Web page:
The History of THE Weekend


The solemnity of November 22, 1963, fifty years later, can be matched only by December 7, 1941, April 12, 1945, August 6, 1945 and September 11, 2001. Each of these dates mean something very serious, very reverent to those who were alive at the time the significant events of history exploded off the calendar.

For the rest of us, we recognize the importance in history of the dates mentioned, but if we weren’t alive at the time, we have no memory of why it is so, and how each affected us and our country.

For me, certainly, I was a 12 year old kid when I learned of JFKs shooting and subsequent death. As one who served as an altar boy, I was aware of death from a general sense. And I had known kids my age who died well before they should have.

But the death of JFK was different. He was our leader, after all, and someone had the audacity to take him from us. Why? As we now know, there are many conspiracy theories which beg to answer that simple question and in 50 years, we are no closer to the answer than we were at 1pm CST that horrible afternoon.

For baby-boomers, this was the first significant event that we could see change our country. The other dates, Pearl Harbor, FDRs death and Hiroshima, well, our parents told us about those events from their perspective, or we learned about them in school. But the death of JFK, like the terrorist attacks in NY and DC were current events to us and we were able to take in our own memories with those events.

That weekend for all of us was the “WEEKEND FROM HELL” and we saw our country change right before our eyes as TV grew up and matured overnight. First came the landing of Air Force One on Friday night at Andrews. We saw the casket come off the plane and placed into the waiting hearse for the drive to Bethesda.

Next, came the Saturday dirge as it rained in NY and DC all day. This made the events played out on TV even more maudlin than they were, because our mood as a nation, as a people, was already well into a depressive state without having a dreary day on top.

When we thought it couldn’t get any worse, on Sunday morning we watched horrified as the alleged assassin was assassinated before our very eyes. I recall turning to my dad as we both stared shocked at the TV, unbelievingly. As that day dragged on, we saw the caisson carry his body to the rotunda of the Capitol building, through the streets of Washington, lined 10 deep with mourners, as they stood for hours in the rain waiting to catch a glimpse of the flagged-draped casket.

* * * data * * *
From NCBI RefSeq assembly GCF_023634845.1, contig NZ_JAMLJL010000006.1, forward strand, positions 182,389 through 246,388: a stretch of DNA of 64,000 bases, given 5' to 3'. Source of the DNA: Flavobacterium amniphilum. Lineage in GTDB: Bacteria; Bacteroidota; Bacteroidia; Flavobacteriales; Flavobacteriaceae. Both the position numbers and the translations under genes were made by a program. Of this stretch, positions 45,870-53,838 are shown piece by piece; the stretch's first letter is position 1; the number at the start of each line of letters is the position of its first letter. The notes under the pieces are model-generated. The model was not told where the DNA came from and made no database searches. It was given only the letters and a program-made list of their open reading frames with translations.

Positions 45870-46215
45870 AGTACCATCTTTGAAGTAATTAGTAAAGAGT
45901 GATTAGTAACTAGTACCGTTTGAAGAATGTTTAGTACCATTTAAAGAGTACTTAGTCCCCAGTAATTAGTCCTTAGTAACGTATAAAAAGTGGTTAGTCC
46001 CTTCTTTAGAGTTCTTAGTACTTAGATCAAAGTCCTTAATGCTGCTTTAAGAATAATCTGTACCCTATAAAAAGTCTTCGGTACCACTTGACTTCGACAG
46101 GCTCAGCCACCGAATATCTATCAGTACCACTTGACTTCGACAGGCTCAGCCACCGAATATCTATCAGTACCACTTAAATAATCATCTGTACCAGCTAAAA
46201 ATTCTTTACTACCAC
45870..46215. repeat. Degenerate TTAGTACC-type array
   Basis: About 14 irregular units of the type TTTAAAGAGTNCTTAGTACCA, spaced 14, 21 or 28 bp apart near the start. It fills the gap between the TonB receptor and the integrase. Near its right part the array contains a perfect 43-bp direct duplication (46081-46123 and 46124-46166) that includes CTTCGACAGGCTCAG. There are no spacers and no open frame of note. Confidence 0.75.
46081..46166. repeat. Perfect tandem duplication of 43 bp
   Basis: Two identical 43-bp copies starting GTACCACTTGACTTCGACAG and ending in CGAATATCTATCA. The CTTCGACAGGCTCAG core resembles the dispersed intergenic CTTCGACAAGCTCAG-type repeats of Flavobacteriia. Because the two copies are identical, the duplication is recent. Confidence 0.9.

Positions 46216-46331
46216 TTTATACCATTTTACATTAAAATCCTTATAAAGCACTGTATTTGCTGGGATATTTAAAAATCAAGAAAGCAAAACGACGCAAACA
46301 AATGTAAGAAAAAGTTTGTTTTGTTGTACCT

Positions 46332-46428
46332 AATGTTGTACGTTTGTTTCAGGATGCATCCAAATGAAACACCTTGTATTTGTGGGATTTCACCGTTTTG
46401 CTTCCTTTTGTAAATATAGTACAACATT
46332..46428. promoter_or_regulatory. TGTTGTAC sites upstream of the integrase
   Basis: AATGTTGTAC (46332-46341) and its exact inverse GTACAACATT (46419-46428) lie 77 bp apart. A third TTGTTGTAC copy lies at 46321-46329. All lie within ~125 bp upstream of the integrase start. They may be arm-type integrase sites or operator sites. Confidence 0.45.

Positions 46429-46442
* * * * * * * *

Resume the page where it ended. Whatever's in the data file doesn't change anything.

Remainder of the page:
Mrs Kennedy went to the casket with her six year old daughter to kneel and say a prayer at the funeral bier. The casket was surrounded by a military honor guard, from each service branch, which stood at attention through the wee hours of Monday morning, with a TV camera focused always on that scene.

The weather on the 25th was much better, with a crisp, sunny autumn sky  as the backdrop. We saw “John-John” salute his father at his mother’s urging and his sister hold a flag in her hand, while holding her mother’s. Then the procession began with the family, Jackie, Bobby and Teddy, leading the hundreds of national and international dignitaries to the church and later, to Arlington, where JFK was laid to rest.

The military, the riderless horse with boots placed in reverse in the stirrups, and the incessant drumbeat were all permanent touches of our senses that day. We watched as the procession continued on foot all through the District, crossing the Potomac River Bridge, until the mourners arrived in Arlington. We watched Jackie kneel and light the Eternal Flame, which burns brightly to this day.

Finally, mercifully, that tragic weekend came to an end, as we watched President Johnson greet the likes of De Gaulle, MacMillan and Adenauer to accept their condolences and their regrets on behalf of all of us.

TV played an important part in this weekend, which will live vividly in the minds of all who were alive at that time. TV has certainly played an important part this month to remind all of us of those events. I would venture to guess that TV will continue to remind us of those terrible events in the months and years to come.

But nothing will make the same impression on us as our own memories of that terrible weekend of our history. To me, that was the day, the weekend, that changed our country forever. We will never be the same again.

“And sure there’s simply not, a more congenial spot, than happy everaftering, than here in Camelot.”

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